Tullich Symbol Stone
Tullich Symbol Stone
Outside the old ruined kirk of St Nathalan at Tullich is a worn Pictish stone carved with traditional Pictish symbols of a mirror, beast, double disc, and Z-rod. The stone can be found in a railed enclosure against the north wall of the church.

The stone's surface is very worn, and the edges have been trimmed at some point in the past. The symbol stone was discovered in 1866 by Rev John Michie of Dinnet being used as a lintel for a window in the north wall of the church.

The stone is thought to have been carved in the 7th century. it is carved from blue slate (technically Andalusite staurolite schist). It stands 5'9" high, 1'9" wide and 5" thick (1.75m x 0.5m x 0.13m).

The front face shows a double-disc and Z-rod at the top above an elephant symbol. At the bottom is a mirror symbol without a comb. Each of the double-discs is decorated with a concentric circle. The mirror is decorated with another circle and the mirror handle is in the shape of a double disc.

The Tullich kirk site is bounded by a circular wall, suggesting a very early church existed on the site. It was thought to have been established by Nathalan, sometimes known as Neachtan, who died in AD 678. In the medieval period Tullich church was held by the Knights Templar, and after that Order was dissolved it passed to the Hospitallers. They built a fort around the church, traces of which could still be seen in 1898. Much of the present building is post-Reformation but a 14th-century doorway survives in the north wall.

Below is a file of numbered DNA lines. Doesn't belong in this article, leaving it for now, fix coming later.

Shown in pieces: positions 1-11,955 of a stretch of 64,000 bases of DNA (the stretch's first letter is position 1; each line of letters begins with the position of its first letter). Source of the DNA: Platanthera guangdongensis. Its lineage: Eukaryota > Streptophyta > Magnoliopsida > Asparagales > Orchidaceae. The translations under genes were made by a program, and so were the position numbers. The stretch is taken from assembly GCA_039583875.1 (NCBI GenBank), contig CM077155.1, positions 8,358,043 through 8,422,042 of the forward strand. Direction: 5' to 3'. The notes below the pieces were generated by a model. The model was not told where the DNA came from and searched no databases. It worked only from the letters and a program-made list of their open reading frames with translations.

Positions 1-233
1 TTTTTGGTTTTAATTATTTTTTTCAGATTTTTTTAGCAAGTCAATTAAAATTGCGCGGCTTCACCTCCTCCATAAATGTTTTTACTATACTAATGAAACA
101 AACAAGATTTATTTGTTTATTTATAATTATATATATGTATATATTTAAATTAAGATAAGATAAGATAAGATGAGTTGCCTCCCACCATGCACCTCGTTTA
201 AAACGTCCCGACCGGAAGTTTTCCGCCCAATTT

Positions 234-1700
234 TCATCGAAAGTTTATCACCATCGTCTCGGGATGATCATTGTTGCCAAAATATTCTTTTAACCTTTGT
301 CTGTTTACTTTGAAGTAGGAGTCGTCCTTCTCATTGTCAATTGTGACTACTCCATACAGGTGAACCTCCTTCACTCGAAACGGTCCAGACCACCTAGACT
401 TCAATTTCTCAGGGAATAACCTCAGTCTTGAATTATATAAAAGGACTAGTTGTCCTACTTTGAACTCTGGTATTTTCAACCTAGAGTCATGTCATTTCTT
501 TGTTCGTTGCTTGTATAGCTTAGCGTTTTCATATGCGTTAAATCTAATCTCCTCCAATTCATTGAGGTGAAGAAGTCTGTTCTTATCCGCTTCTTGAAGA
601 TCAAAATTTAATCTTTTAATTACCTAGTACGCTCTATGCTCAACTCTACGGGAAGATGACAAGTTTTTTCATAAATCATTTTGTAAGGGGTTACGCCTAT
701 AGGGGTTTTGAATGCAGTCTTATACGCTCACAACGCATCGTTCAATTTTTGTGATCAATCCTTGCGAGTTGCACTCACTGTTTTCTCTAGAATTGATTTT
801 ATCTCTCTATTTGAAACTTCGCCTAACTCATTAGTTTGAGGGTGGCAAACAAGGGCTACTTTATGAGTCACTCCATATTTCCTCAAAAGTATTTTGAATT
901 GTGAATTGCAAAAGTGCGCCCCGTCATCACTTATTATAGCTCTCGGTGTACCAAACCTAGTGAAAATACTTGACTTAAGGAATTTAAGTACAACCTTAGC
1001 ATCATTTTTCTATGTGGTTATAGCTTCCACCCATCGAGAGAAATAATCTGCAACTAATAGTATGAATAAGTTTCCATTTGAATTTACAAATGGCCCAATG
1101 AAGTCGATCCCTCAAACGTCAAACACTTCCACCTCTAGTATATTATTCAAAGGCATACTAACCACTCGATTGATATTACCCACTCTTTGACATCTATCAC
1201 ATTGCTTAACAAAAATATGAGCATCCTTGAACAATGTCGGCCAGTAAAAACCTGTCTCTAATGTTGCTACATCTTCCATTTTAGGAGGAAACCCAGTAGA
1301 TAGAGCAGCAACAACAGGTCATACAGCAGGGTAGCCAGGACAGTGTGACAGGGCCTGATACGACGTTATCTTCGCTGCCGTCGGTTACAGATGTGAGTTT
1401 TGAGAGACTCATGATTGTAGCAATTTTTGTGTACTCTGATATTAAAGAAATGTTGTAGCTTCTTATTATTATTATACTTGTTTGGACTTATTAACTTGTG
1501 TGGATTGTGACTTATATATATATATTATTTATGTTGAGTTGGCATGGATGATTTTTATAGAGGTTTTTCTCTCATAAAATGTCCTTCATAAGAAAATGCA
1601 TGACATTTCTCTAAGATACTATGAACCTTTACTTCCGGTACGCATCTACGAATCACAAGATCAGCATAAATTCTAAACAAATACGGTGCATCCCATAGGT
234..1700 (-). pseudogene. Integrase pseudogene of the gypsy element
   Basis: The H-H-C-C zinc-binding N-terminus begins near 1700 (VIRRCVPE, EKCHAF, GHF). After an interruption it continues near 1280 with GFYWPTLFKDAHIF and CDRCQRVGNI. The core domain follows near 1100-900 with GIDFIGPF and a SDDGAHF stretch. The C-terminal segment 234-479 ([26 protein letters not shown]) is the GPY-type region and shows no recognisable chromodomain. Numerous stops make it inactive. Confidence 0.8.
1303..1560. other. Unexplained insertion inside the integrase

Beside the symbol stone are 16 Celtic-style slabs stones inscribed with crosses. These are thought to be medieval gravestones and vary from 0.2m to 1.5m high. There is also a very large medieval font bowl.

There is a Pictish cross-slab five miles away at Kinord, and a stone circle at Tomnaverie, 9 miles away.

As of this writing, the symbol stone has been removed pending the construction of a display shelter in the kirkyard.